- What’s your favorite thing to do, besides writing?
I live in a big city (Toronto) beside a large lake. I walk with my dog and/or my kids on the beach all year round, and through the other green space throughout the city. My day isn’t complete without going for a long walk with coffee in hand. Reading and working out come close, though, in terms of being favourite things.
- What’s the meaning of your book title?
It comes from a concept in classical Islamic law, where the world is divided into three houses, a “house of peace,” where Islam is the dominant religion and Islamic law is enforced, a “house of truce” where Muslims can practice their religion freely under an authority other than Islamic law, and the “house of war” where Islam is not accepted. While modern Islamic scholars don’t generally consider these terms relevant any more (there really are no countries where Islam cannot be practiced), the idea has meaning for my characters as they wage war within Afghanistan to establish a regime of peace, hoping to establish a perfect society in accordance with the wishes of God.
The working title was the other half of this quote, “House of War.” Working with the publisher, we settled on “This Shall Be A House of Peace,” which I like much better.
- Favorite inspirational Author/Writer?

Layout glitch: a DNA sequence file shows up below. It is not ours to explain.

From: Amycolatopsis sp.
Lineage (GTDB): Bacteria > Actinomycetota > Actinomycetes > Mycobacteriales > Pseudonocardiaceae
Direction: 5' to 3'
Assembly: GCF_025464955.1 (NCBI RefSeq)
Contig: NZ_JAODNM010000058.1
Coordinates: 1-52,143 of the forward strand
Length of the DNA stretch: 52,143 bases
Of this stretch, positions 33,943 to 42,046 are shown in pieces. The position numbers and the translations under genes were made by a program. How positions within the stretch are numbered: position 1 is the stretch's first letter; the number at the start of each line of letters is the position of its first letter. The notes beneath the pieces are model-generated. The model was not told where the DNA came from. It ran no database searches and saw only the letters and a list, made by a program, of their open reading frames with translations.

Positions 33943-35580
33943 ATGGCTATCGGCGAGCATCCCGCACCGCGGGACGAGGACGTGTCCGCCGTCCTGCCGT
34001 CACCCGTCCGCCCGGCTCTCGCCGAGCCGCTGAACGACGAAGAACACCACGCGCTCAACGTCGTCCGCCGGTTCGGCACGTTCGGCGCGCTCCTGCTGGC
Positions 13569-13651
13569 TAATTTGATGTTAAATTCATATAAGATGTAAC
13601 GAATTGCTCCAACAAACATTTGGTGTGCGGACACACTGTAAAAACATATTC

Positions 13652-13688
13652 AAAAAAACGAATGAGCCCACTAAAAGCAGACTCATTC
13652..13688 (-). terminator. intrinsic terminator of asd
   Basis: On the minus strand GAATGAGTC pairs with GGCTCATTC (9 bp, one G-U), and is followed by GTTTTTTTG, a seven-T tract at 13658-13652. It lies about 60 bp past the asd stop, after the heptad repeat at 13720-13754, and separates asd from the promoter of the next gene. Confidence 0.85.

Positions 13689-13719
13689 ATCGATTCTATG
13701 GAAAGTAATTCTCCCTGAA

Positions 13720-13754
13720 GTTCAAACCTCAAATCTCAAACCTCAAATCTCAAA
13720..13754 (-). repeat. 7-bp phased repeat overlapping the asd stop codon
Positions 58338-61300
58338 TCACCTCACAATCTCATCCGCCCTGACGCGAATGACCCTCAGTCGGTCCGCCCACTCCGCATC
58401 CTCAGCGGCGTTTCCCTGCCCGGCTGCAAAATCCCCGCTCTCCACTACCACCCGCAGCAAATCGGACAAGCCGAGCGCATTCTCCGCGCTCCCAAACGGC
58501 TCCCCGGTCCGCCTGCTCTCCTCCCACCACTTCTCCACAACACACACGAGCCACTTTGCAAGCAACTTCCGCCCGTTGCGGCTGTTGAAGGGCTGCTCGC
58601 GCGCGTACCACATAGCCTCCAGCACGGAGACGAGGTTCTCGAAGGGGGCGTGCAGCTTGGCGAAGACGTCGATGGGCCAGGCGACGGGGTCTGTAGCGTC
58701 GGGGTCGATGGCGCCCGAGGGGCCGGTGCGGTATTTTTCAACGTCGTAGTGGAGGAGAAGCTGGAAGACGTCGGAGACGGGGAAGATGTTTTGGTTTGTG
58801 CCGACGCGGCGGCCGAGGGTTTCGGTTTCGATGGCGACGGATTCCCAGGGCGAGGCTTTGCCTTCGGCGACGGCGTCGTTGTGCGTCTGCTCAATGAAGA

That’s a tough one. The writer whose work I keep coming back to at different stages in my life is Jack Kerouac. “On the Road” blew my mind as a teenager and inspired my own cross country driving adventure. His later books become more melancholy, and I find that they speak to me more as I’ve become older. In terms of writers whose work on writing I admire, it is Steven Pressfield whose work I often think about. His book “The War of Art” is a classic that motivates me to keep working when I feel the resistance, and his ongoing blog posts on story and narrative structure are absolutely outstanding.
- Tell your reader’s one thing about yourself.
After many years in the Army, I’ve been trained to present as an extrovert. I’m comfortable with public speaking, can stand up a give a briefing or recount a story or tell a joke without hesitation. I’ve given speeches in multiple languages in from of many hundreds of people. But really, I’m an introvert, and when I’m done doing all of that, I really need to curl up quietly with a book and a glass of whiskey and unwind. I can play the extrovert, but it saps a lot of my energy.
- Give the readers a fun fact about the book.
The novel began as a screenplay that I later adapted. The original outline used the broad plot points of the famous Western movie “The Magnificent Seven” as a basic structure. It deviated significantly from there as I built out the story, but there are a few scenes with links to the film that an eagle eyed reader might spot – particularly where the character Isa is first scene chopping wood – and he shares a line with Charles Bronson from the film. I think writers can find inspiration in all different kinds of stories and media. The screenplay has been optioned, and I hope to see it on the big screen at some point in the future.
Phil Halton is a great author, and he’s got his heart the right place. Would you like a copy of his book, go to Amazon, and check it out.